Jaycoís website shows the 38BHDS 8395lbs dry, 1130 hitch weight, gross vehicle weight of 10,950. Generally dry numbers are optimistic, so who knows. That leaves you with maybe 3-500 lbs of payload for all occupants, cargo in the bed, tongue weight for trailer cargo, etc. Then youíll be near or at your tow limit, and itís a a much bigger kite going down the road with a relatively light tow vehicle.

Twice a year slowly from land to lake? The truck will do it if you can, if everything goes right. Maybe. Safe? Marginal at best, but at least LA is relatively flat. I wouldnít do it.
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post #8 of 83 (permalink) Old 07-27-2019, 05:27 PM Thread Starter
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Well my plan is simple. Hook to it with no water or weight inside the camper. Pull to the lake then bring back all the weight to set up and leave it. It’s a great deal on the camper no excited about the length. I am write on the edge I agree but can’t see buying another truck for pulling twice a year. With that said 60 is as fast as I would go. 70 miles one way. I haven’t 100% decided yet but I am reviewing all info and will
Make a decision because on paper it will tow it.
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post #9 of 83 (permalink) Old 07-27-2019, 06:01 PM
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My Grand Design 297RSTS is 8140 lbs dry and 34' tongue to tail. Weight wise I think you are fine. I have towed mine over 6000 miles and Tundra handles it very well. I am just not sure about the length. I could have bought one model up which was 37' long and about 1000 lbs heavier but the length and weight were too much for me to think about it. For twice a year and 1 hour drive I think you are fine. I travel a lot more distance and would not be comfortable with it though.
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post #10 of 83 (permalink) Old 07-27-2019, 06:38 PM
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You have made your decision already but like most others, decided to ask anyway, hoping someone would make you feel better about it. Or, perhaps the wife thinks it is too much and you are hoping some one here will justify it to her. You are going to do what you want in the end but like others have already stated, no matter how you justify it, that is to much camper for your truck and it is exactly the reason why I now own a Ram 2500. I loved both of my Tundra's but neither would safely tow what I WANTED so I replaced my truck.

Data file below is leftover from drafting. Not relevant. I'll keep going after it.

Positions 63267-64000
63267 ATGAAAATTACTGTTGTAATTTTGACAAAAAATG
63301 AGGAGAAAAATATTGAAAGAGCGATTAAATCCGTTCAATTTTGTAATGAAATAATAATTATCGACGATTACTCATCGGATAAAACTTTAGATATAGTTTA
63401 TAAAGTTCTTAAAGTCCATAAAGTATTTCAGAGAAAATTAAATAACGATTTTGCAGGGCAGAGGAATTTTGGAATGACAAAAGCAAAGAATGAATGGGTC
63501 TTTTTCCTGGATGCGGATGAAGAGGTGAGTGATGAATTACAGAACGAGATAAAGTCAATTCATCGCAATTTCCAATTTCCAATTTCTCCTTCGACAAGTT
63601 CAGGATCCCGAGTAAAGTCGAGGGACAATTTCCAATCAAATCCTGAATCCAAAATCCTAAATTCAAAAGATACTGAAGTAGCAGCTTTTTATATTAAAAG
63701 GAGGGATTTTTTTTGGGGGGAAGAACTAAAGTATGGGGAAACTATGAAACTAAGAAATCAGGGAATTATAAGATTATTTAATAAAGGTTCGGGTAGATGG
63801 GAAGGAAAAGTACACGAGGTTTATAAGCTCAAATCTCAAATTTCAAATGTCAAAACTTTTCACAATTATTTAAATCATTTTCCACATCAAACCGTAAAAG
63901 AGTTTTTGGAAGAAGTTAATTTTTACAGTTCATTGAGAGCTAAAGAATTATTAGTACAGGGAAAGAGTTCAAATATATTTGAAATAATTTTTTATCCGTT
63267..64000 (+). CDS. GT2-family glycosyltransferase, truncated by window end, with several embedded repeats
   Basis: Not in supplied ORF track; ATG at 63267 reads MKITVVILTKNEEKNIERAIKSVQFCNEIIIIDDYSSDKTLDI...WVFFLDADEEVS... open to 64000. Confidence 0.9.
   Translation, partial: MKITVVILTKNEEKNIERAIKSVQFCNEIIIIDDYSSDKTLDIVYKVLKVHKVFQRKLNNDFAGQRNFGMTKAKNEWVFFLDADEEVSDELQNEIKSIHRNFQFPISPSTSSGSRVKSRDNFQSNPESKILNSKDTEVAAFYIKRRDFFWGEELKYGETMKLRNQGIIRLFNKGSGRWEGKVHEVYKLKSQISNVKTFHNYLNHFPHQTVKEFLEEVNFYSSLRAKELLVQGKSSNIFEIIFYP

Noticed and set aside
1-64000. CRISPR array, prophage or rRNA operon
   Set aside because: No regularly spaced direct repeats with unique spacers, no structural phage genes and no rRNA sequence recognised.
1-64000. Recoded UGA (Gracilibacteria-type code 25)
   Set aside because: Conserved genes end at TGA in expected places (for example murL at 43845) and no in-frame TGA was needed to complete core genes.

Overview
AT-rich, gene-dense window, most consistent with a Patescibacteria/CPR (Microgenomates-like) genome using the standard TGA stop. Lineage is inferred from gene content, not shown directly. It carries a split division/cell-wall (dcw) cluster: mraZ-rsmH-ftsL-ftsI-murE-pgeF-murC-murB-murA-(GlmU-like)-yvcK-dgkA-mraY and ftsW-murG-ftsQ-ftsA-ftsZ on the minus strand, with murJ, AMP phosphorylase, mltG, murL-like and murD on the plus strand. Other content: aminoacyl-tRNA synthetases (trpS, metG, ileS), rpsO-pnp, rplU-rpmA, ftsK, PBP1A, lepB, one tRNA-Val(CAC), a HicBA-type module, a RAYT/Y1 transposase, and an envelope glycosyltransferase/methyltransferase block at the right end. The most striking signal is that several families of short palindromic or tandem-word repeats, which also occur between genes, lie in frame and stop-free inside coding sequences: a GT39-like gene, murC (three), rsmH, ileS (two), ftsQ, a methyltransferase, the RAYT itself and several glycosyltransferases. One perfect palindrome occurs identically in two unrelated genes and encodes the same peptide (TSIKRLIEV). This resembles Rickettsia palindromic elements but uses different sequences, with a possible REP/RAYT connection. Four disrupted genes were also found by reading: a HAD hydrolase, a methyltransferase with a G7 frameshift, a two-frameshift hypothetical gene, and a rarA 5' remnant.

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post #11 of 83 (permalink) Old 07-28-2019, 01:08 AM
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Can I tow this set up safely???

No way Iíd want to pull that with my tundra. Itís the length more than anything. You close to max weight. Which isnít terrible but 40í is a lot of camper for a light truck. Get a buddy with a 1 ton to pull it to the Lake for you. Iím guessing Toledo Bend, and they have some twisty pig trail roads around there.

Iím considering a 3/4 ton for my 32í 5er that is 2000lbs lighter than yours....

Edit:
The Tundra will pull it Iím sure but itís not going to be an easy fun experience. Iím around 9,000lbs loaded. On the interstate the truck is working pretty hard. I make up to 4hr runs mostly every month. So Iím on the road with mine a lot. A little different than your situation. Hills make a difference too. I pulled mine to lake Claiborne last month. The hills worked the truck pretty good compared to flat south LA. I was surprised it did fairly well though.


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post #12 of 83 (permalink) Old 07-28-2019, 09:35 AM
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I'll differ from the rest of the replies and say go for it. If you're comfortable. I'm getting the feeling you're not though, based on you asking the question.